Saving the world, one trout at a time: he living environment class at Frontier Middle School released trout into Eighteenmile Creek on Earth Day.
HAMBURG — Earth Day is an annual day on which events are held worldwide to increase awareness and appreciation of the Earth’s natural environment. Frontier Middle School eighth-grade living environment students participated with a “hands on” lesson. Students in Jason Ersing’s class took a short field trip to Eighteen Mile Creek, Hobuck Flats, to participate in the fifth annual trout release.
They received the trout from Trout Unlimited and the Department of Environmental Conservation and raised them from their satellite classroom at the Sea Way Trail.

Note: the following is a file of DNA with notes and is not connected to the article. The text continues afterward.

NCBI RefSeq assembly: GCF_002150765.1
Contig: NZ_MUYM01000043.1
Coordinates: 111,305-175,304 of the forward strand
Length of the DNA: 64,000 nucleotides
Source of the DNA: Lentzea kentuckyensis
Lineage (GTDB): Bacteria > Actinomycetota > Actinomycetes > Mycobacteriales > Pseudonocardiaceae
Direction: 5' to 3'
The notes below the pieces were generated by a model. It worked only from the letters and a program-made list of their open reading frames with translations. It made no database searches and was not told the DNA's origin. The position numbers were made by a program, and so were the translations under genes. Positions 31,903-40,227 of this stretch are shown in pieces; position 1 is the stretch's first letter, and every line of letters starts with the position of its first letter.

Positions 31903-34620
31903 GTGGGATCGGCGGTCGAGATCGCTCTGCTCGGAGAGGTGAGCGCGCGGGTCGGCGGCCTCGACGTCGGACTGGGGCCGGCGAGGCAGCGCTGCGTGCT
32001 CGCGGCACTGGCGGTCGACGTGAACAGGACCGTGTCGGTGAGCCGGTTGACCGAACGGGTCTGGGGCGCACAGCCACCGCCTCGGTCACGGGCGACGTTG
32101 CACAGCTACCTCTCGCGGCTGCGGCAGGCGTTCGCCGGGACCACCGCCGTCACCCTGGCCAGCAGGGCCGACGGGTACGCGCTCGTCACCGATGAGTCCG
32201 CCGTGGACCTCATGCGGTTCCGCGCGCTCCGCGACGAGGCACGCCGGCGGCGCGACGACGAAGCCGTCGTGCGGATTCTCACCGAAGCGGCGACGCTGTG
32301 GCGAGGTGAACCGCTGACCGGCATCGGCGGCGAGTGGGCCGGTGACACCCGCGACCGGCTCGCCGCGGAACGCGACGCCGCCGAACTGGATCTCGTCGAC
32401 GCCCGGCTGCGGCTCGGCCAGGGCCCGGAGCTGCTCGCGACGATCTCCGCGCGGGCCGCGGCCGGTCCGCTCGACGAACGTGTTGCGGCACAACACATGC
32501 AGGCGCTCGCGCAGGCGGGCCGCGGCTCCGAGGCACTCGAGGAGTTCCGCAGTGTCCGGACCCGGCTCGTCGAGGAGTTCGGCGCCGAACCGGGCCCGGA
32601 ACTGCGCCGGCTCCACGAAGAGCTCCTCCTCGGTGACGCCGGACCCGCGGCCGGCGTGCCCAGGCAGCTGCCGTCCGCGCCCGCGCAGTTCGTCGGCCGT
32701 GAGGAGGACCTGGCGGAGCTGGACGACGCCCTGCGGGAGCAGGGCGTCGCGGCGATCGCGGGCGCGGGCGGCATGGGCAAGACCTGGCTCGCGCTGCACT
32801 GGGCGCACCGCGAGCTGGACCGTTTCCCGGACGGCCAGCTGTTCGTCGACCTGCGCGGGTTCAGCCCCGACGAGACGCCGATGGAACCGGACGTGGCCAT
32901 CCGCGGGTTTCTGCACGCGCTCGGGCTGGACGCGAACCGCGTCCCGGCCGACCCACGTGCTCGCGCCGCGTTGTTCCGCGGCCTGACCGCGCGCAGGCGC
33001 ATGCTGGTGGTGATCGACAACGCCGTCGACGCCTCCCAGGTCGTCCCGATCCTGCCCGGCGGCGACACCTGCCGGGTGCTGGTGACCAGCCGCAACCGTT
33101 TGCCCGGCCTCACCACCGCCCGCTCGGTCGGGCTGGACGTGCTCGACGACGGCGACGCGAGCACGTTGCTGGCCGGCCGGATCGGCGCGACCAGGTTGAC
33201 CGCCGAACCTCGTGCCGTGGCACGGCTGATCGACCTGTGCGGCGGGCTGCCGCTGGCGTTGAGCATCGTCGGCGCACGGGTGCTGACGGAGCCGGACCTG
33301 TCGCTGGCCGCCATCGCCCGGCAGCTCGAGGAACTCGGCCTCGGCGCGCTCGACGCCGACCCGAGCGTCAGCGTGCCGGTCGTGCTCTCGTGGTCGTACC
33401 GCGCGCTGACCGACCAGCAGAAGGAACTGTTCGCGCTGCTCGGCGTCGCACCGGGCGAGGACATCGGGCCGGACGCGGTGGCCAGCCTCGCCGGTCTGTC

The trout were raised using only solar energy to power the fish hatchery’s electrical needs, another green initiative to celebrate the holiday.
During the rearing process, students were introduced to several ecological concepts such as life cycles and feeding relationships, along with fish hatchery techniques.
Go fish, go: These boys released trout into Eighteenmile Creek, to let the fish live in their natural habitats, after being raised in captivity.
The release was part of the class’s commitment to increasing biodiversity in the Eighteenmile Creek watershed. In addition to releasing the trout, the students used their empty buckets to pick up trash left behind by others at the creek, in a final Earth Day effort.